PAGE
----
I’m heading back into the realm of biracial literature again, after reading some other stuff for awhile, both because it continues to interest me and because I’m now about 90% certain that I am going to spend my summer researching this to the point of being able to write, and hopefully publish, a scholarly paper on the “genre.” So this, and other books I already wrote about, is something I may go back and look at over the summer.
This is a new YA book called Black, White, Other: In Search of Nina Armstrong by Joan Steinau Lester. I would throw it more on the lower end of YA, for its language, treatment, and plot. Most simply, it’s about a 15-year-old biracial girl, Nina, in Northern California whose black father and white mother are separating. Her father is going on a sort of back-to-Africa kick, and Nina is beginning to become cognizant not only of racial difference itself, but also her privilege, assumptions, and appearance when she rides the bus through the black section of town to get to her father’s apartment, when she finds herself angry at her mother for trying to relate to Nina’s feeling of ostracization and discrimination, and when she begins to branch out from her white group of friends but then realizes that everyone expects her to choose either the white group or the black group. At the same time, there is a parallel story through the frame of a novel-in-progress written by Nina’s father about his great grandmother, Sarah, who escaped slavery. Nina begins to identify strongly with Sarah’s journey and struggles, and there’s an inkling that Sarah might actually be biracial, too, so we get the parallels with being biracial and told to choose, and being biracial by way of being the product of master-slave rape. Nina becomes totally overcome with feelings of guilt (it’s hard when you’re friends with people whose ancestors were slaves with your ancestors but also you’re friends with people who owned people like, again, your ancestors might have, etc. etc.) and confusion, and that is coupled with trying to comprehend the result of the Oakland fires and the portrayals of looters by the media.
I guess I’m a bit early when I call this a trope in biracial narratives, but it’s certainly a YA trope: if you’re trying to figure yourself out, get yourself literally thrown into a journey, get found or find yourself, and then find yourself metaphorically. When Nina can’t take it anymore, she decides to run away to a friend’s house in San Luis Obispo. Of course, long before she gets there, she ends up wandering through San Francisco, running away from a social worker, and sleeping in a park. By the time she finishes reading Sarah’s story, though, she’s ready to go back home, face the music (literally–she makes up a rap about being mixed), and tell her friends that she’s not going to choose one parent’s racial identity over the other.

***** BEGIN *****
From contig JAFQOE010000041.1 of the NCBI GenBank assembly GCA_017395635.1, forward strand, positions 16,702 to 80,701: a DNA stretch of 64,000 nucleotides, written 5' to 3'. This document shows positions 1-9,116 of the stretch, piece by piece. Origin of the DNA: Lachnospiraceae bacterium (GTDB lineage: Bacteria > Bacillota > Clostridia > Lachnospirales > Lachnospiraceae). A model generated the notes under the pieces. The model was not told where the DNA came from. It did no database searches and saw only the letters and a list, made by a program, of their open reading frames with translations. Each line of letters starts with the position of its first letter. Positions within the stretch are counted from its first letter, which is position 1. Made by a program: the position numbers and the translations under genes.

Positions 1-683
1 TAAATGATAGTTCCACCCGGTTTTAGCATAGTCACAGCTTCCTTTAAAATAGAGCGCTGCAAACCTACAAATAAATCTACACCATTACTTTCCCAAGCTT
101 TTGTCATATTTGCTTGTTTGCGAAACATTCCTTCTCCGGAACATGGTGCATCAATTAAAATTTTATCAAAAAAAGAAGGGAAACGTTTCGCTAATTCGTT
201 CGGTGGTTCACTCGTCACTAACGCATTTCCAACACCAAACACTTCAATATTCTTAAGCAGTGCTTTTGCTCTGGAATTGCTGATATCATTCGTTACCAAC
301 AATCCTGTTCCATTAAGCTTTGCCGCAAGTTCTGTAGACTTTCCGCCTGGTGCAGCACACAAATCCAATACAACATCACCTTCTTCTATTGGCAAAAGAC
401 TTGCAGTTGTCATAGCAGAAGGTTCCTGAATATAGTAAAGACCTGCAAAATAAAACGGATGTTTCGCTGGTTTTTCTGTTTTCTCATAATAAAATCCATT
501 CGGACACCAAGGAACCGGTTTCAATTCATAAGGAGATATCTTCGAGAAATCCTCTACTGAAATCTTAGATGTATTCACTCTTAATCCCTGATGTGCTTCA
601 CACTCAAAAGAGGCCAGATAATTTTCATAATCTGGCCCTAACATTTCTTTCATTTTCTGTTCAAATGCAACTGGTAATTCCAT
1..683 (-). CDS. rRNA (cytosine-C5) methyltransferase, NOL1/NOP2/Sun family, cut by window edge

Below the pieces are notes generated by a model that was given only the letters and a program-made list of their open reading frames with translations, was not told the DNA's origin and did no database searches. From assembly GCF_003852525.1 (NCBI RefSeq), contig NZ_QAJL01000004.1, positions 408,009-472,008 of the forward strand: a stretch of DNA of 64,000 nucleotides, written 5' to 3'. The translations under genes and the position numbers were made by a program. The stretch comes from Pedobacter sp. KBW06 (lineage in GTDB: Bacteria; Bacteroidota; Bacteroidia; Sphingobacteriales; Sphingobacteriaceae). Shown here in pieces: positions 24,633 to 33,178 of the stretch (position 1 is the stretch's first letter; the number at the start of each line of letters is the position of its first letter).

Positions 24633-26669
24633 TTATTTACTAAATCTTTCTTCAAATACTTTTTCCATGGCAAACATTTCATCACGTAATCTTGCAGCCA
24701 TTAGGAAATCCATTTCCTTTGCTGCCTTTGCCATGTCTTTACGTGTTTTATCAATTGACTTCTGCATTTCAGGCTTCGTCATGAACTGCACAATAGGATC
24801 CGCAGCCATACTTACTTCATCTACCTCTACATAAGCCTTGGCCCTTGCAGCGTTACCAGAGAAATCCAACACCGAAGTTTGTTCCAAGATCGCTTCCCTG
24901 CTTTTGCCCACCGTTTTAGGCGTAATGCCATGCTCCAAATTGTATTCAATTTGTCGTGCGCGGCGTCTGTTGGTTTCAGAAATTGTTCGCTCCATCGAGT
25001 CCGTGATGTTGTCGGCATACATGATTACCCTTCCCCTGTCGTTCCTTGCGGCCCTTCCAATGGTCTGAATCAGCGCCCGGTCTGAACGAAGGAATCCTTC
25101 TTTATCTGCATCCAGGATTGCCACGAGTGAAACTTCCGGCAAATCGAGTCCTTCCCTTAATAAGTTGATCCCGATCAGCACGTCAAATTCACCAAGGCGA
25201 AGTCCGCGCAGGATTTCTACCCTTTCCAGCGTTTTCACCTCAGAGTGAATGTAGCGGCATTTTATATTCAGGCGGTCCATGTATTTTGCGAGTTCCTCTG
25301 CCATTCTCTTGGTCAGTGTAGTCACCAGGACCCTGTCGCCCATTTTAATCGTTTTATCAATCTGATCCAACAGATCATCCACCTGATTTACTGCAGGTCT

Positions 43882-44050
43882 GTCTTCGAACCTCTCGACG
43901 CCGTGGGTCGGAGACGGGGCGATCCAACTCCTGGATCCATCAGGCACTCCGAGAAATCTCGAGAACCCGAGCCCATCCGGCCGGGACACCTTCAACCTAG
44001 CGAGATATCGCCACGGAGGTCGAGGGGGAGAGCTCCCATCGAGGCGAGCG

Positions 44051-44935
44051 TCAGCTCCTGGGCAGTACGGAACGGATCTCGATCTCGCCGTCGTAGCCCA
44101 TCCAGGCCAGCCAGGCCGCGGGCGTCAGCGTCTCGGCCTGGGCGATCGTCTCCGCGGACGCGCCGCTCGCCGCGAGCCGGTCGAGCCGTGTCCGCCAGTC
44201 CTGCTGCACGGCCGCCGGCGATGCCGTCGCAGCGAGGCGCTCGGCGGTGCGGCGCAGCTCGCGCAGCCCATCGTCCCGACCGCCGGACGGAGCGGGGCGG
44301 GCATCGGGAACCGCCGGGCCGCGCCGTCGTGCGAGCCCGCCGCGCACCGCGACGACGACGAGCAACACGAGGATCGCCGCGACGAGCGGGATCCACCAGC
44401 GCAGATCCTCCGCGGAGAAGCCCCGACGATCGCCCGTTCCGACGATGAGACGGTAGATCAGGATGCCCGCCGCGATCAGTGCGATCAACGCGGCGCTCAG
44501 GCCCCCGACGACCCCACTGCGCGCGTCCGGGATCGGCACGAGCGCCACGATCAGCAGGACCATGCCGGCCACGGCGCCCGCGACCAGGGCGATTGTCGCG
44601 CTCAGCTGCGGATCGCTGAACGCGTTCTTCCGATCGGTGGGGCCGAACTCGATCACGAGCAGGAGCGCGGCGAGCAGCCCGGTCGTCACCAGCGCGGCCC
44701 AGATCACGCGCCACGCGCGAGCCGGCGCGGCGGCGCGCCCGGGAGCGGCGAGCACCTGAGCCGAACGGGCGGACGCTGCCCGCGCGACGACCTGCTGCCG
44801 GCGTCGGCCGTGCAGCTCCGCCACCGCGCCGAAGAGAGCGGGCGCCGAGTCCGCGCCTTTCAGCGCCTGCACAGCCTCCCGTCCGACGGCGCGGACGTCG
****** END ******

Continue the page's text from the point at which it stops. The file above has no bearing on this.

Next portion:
On the one hand, I think the somewhat ridiculous runaway story, especially when it comes with an allknowing homeless woman and an overly helpful social worker and a cliche moment of clarity, cheapens the psychology of the novel. And that’s too bad, because Black, White, Other is really great at getting into the head of a teenager who has to deal with regular high school stuff through the lens of choosing an identity (funny how everyone lets you experiment with your identity if you want to go goth or preppy, but you’re never allowed to “experiment” with your race if you’re mixed), understanding the social contexts of racial issues, and confronting one’s own prejudices (Nina is visibly uncomfortable when she goes to her dad’s neighborhood, but she also gets really angry when she’s with her mom because she feels like she hasn’t earned the right for life to be so easy), and learning how history affects the present. I can understand the journey thing precisely because it’s a trope, and tropes happen because they’re easy and because they make sense. But do I think it was a little cliche? Yes.
Still, I was ultimately really impressed and intrigued by the first person narration, because it felt so real. It was confused, it wasn’t apologetic, and it flip flopped. It was also petulant and teenagery. And I could really see Nina working things out in her head.
Also, some things I noticed that liken it to The Latte Rebellion by Sarah Jamila Stevenson: what is it with Norcal and biracial teen stories? Interesting… Also, another vein I’m interested in investigating this summer is how YA biracial stories seem to focus a lot on these teens becoming activists or sort of spokespeople for their cause. And now calling it a cause makes me think of this post which I commented on (though the conversation sadly never continued), and it makes me wonder if this is a cause at all, and if it’s worth fighting for, and what it is that’s being negotiated.